Environment variables configure your tsh client and can help you avoid using flags repetitively.

Environment VariableDescriptionExample Value
TELEPORT_AUTHName of a defined SAML, OIDC, or Github auth connectorokta
TELEPORT_CLUSTERName of a Teleport root or leaf clustercluster.example.com
TELEPORT_LOGINLogin name to be used by default on the remote hostroot
TELEPORT_LOGIN_BIND_ADDRAddress in the form of host:port to bind to for login command webhookhost:port
TELEPORT_PROXYAddress of the Teleport proxy servercluster.example.com:3080
TELEPORT_HOMEHome location for tsh configuration and data/directory
TELEPORT_USERA Teleport user namealice
TELEPORT_ADD_KEYS_TO_AGENTSpecifies if the user certificate should be stored on the running SSH agentyes, no, auto, only
TELEPORT_USE_LOCAL_SSH_AGENTDisable or enable local SSH agent integrationtrue, false

tctl

tctl is a CLI tool used to administer a Teleport cluster.

tctl allows a cluster administrator to manage all resources in a cluster including nodes, users, tokens, and certificates.

tctl can also be used to modify the dynamic configuration of the cluster, like creating new user roles or connecting trusted clusters.

By default, tctl connects to a local Auth server, meaning it will fail if you attempt to run tctl on a non-auth host.

tctl can also connect to a remote Auth server if the --identity and --auth-server flags are used. An identity file for use with --identity can be exported with tctl auth sign or tsh login --out=<output-path>.

Note

Note that when a tctl command is run locally on an Auth server, the audit logs will show that it was performed by the Auth server itself. To properly audit admin actions at scale, it is important to limit direct ssh access to the Auth server with Access Controls and ensure that admins use tctl remotely with the --identity flag instead.

The TELEPORT_CONFIG_FILE environment variable indicates where the Teleport configuration file is. If you're connecting to a remote Teleport cluster (Teleport Cloud) through a tsh session and have a file /etc/teleport.yaml on your machine set the TELEPORT_CONFIG_FILE to "". Otherwise tctl will attempt to connect to a Teleport cluster on the machine which could result in the error ERROR: open /var/lib/teleport/host_uuid: permission denied.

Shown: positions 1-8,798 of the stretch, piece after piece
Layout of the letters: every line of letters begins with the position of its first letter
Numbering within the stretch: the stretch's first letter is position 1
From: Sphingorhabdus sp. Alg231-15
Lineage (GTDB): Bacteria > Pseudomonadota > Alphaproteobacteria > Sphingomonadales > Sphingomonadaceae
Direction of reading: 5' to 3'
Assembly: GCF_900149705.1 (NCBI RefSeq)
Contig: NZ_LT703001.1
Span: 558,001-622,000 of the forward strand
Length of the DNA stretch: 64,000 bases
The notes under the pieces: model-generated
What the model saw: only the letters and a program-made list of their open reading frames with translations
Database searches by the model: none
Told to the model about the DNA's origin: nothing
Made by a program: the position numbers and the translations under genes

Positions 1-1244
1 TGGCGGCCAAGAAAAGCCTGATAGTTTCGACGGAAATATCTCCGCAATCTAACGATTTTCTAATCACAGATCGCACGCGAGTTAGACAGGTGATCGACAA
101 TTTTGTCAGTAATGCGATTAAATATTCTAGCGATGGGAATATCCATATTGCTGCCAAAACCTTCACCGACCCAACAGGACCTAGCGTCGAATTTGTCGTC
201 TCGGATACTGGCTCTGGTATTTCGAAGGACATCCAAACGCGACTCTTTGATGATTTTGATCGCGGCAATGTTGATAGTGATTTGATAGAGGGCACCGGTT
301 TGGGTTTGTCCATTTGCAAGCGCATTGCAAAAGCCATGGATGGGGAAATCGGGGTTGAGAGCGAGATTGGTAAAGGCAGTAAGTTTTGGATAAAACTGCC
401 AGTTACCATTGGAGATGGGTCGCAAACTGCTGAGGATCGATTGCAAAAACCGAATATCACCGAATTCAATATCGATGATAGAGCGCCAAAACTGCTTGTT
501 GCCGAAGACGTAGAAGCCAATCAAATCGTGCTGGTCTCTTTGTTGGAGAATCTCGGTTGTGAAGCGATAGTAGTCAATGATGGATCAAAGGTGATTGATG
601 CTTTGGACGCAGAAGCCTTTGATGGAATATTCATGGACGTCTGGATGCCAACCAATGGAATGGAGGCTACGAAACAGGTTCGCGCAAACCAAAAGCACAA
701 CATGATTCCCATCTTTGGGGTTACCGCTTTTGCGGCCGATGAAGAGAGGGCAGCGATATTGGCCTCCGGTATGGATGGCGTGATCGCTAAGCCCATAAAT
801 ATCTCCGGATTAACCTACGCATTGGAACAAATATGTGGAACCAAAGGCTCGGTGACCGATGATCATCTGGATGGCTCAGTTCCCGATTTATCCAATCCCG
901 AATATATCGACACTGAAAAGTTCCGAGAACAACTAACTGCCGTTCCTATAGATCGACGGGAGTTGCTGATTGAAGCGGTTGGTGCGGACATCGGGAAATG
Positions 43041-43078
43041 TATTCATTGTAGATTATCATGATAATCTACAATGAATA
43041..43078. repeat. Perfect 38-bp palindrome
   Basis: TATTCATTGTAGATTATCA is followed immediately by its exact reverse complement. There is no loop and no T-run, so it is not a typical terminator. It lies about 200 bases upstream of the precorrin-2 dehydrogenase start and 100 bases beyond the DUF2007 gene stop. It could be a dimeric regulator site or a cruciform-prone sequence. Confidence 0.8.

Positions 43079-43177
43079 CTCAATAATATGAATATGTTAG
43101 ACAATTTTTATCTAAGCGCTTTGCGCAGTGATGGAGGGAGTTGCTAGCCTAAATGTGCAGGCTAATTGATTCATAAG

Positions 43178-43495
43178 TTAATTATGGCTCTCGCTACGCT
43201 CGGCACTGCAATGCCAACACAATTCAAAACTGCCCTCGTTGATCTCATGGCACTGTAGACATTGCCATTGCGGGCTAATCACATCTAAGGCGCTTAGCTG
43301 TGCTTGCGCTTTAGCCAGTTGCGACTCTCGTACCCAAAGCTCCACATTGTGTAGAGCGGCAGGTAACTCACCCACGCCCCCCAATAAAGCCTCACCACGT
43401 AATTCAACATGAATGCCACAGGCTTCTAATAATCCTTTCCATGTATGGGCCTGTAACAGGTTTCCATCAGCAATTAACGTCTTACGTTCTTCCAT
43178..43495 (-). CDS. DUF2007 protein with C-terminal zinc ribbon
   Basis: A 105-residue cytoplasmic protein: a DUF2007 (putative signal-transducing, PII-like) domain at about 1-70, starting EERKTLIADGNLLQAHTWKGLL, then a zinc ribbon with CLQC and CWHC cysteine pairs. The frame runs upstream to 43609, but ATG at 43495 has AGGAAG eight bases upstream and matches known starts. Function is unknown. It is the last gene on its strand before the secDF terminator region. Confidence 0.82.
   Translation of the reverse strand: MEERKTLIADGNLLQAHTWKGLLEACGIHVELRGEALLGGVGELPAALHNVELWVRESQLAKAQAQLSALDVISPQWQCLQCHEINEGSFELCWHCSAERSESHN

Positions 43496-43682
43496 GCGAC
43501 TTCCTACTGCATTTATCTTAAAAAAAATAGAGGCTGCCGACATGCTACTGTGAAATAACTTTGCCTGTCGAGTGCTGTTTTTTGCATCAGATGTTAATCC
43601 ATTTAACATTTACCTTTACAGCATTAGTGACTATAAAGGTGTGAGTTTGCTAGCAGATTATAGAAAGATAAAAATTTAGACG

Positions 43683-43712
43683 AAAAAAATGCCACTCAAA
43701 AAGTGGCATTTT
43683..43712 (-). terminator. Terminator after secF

Example

export TELEPORT_CONFIG_FILE=""
tctl tokens add --type=node

tctl Global Flags

NameDefault Value(s)Allowed Value(s)Description
-d, --debugnonenoneEnable verbose logging to stderr
-c, --config/etc/teleport.yamlstring filepathPath to a configuration file
--auth-servernonehost:portAttempts to connect to specific auth/proxy address(es) instead of local auth [127.0.0.1:3025]
-i, --identitynonestring filepathPath to an identity file. Must be provided to make remote connections to auth. An identity file can be exported with 'tctl auth sign'
--insecurenonenoneWhen specifying a proxy address in --auth-server, do not verify its TLS certificate. Danger: any data you send can be intercepted or modified by an attacker

tctl help

Shows help:

tctl help

tctl users add

Generates a user invitation token:

tctl users add [<flags>] <account> [<local-logins>]